Sunday, May 30, 2010

How did you come to adoption?

This was the question that was first asked of us in our first home study. How did you come to adopt? We sat there and thought of our previous year...

We had started to think about how we could have a family. For those of you who don't know, we aren't able to conceive a biological child through traditional other words, our pathway to making a family does not cross with pregnancy. Our two options were to use in-vitro fertilization (IVF) with a surrogate mother or adoption. When weighing both options, ultimately we knew that adoption was for us. With so many newborns and children needing loving and nurturing homes, it is only fitting that we could provide this.

Was it an easy decision? Definitely not. For anyone who has the desire to start a family, you go into it with many hopes and dreams. What would the baby look like? Would the baby have my hair or his smile? IVF and Surrogacy could have possibly provided this for us. But at what cost? Hormone injections, medications for weeks only to have a next to no chance of success. It's truly disheartening to discover how difficult it is to start a family for those who have difficulties conceiving. It can also be very hard to let go of previous plans and visions of how your family would be. However, in retrospect, adoption seems like the only answer.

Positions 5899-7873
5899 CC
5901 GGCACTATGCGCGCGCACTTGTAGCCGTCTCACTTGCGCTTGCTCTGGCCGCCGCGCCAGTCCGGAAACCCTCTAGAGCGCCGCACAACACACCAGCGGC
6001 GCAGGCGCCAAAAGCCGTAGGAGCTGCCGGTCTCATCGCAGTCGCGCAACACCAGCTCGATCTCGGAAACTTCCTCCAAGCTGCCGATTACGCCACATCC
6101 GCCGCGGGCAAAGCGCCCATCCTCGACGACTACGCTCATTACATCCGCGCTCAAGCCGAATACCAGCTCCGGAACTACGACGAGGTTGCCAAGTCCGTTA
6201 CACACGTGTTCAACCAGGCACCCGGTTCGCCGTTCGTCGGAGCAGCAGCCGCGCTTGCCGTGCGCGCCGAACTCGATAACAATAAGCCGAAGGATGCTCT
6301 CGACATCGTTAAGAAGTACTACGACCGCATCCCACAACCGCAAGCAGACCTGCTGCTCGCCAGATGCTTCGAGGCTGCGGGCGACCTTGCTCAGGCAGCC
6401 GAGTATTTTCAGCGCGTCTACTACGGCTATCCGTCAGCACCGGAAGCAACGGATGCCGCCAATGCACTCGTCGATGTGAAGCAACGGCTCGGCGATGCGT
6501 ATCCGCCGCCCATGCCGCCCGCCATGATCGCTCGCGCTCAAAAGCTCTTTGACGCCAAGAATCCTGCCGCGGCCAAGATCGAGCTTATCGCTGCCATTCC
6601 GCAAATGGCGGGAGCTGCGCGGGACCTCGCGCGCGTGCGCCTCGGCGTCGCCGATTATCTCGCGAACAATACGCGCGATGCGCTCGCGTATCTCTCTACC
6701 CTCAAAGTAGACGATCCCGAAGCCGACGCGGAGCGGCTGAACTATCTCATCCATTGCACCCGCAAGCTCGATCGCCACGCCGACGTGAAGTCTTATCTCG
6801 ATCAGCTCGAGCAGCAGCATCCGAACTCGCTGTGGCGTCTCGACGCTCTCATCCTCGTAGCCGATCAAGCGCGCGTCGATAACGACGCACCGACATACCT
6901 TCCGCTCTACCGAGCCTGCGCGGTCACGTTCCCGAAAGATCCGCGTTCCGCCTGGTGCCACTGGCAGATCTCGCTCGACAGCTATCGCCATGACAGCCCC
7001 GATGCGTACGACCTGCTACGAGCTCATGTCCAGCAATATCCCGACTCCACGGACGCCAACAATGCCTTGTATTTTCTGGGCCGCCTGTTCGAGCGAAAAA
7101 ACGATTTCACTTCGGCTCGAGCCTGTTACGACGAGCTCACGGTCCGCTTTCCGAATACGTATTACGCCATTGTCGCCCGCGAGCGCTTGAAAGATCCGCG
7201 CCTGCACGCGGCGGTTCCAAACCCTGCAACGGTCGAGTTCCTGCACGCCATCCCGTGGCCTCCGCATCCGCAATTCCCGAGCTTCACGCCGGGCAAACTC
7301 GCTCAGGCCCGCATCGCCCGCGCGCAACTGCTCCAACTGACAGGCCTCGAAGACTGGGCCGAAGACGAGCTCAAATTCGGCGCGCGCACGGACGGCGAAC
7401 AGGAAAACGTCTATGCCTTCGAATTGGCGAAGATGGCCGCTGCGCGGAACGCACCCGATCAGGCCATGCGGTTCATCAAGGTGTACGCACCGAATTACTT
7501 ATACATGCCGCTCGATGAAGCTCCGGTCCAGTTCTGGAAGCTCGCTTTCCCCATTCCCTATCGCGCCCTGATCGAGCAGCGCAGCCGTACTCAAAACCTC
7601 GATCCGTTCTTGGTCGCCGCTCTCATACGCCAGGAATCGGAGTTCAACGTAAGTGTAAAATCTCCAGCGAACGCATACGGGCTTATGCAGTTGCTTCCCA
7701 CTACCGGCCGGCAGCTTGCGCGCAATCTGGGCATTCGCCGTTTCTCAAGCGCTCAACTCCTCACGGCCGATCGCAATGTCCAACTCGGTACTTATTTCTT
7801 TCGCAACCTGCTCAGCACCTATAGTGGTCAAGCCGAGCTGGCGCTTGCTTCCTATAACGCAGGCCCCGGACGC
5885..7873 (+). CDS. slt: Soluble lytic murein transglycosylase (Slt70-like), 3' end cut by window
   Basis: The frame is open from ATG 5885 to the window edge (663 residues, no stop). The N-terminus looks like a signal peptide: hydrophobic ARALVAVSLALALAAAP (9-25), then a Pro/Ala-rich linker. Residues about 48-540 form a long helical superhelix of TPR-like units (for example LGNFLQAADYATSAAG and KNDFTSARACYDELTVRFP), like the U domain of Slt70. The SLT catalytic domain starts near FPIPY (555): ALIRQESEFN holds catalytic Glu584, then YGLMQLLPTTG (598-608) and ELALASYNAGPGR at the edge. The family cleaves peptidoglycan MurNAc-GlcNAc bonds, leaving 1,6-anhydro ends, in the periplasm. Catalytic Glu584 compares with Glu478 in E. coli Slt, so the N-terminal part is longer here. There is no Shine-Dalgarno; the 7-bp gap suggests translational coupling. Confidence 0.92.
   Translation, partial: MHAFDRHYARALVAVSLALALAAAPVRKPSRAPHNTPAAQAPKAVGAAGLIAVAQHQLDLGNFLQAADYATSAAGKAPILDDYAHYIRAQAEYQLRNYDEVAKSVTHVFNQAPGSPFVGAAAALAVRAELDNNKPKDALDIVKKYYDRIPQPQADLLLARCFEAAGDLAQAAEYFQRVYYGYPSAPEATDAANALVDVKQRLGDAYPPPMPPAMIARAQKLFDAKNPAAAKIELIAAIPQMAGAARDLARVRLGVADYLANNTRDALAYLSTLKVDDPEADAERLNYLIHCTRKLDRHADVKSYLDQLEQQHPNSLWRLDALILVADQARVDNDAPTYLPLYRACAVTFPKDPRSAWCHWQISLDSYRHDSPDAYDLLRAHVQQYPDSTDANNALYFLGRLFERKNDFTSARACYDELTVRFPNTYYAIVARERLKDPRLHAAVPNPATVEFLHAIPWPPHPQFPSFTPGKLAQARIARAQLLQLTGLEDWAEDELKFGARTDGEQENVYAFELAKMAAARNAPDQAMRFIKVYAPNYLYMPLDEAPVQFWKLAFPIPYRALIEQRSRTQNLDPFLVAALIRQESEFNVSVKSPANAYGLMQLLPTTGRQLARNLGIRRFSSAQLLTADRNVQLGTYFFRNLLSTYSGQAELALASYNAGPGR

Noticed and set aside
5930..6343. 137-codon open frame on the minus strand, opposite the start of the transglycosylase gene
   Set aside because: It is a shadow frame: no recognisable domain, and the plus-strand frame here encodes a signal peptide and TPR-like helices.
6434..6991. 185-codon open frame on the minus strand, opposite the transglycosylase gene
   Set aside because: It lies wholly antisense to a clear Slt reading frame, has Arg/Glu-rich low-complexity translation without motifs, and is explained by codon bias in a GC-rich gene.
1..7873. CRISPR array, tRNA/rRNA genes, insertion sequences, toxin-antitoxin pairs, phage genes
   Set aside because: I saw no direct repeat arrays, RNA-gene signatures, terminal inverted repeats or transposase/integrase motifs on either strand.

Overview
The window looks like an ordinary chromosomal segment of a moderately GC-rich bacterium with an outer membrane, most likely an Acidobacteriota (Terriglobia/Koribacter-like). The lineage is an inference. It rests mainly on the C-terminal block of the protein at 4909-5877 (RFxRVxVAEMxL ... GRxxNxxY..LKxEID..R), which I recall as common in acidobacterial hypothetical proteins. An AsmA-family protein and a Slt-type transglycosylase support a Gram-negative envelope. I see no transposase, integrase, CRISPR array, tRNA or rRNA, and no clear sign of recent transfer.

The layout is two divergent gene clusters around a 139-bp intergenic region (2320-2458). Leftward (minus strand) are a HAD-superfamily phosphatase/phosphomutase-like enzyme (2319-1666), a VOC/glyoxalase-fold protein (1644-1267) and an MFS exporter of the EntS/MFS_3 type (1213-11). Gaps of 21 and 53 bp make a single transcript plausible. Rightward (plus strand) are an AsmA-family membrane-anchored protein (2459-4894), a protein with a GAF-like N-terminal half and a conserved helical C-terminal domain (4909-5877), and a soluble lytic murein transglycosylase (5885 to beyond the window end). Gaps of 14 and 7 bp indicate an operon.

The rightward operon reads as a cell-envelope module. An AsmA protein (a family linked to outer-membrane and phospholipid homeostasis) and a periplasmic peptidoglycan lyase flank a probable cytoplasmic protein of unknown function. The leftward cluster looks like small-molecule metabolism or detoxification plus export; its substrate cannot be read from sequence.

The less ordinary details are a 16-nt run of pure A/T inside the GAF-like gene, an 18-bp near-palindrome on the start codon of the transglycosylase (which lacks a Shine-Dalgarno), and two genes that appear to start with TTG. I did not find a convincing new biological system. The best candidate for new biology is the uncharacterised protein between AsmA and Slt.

Thus, after asked the question in our first home study, Bryan and I were able to reassure each other and our story of how we came to choose adoption. We are very excited, though apprehensive, to take the not so traveled road to becoming parents.

Saturday, May 22, 2010

One persons junk is another persons....


Yeah, kind of cheesy I suppose, but we have been reading up on this fun stuff for quite some time. Raising money for adoption is, or seems to be, fundamental because, well, it is REALLY costly, but completely worth it. So...

Sarah and I had an idea to invite friends and family of ours (probably most of our readership - yeah YOU) to get rid of their household stuff by doing a combined multi-family sale. We thought it would be a good way to get people together and also get rid of stuff they have been meaning to - while also making some money. We also thought to include some fun games and prizes along with a lemonade stand and bake sale. Needless to say it went over really, really well and we have to thank everyone involved for their tremendous support and care. When we presented the total at the end of the day it was hard not to get choked up, but I managed pretty well. In total we raised just under 1500 dollars and well on our way to making our first payment.

We are planning some more interesting fund raisers, so stay close. See more pictures of the event below. Sorry if the pictures are small..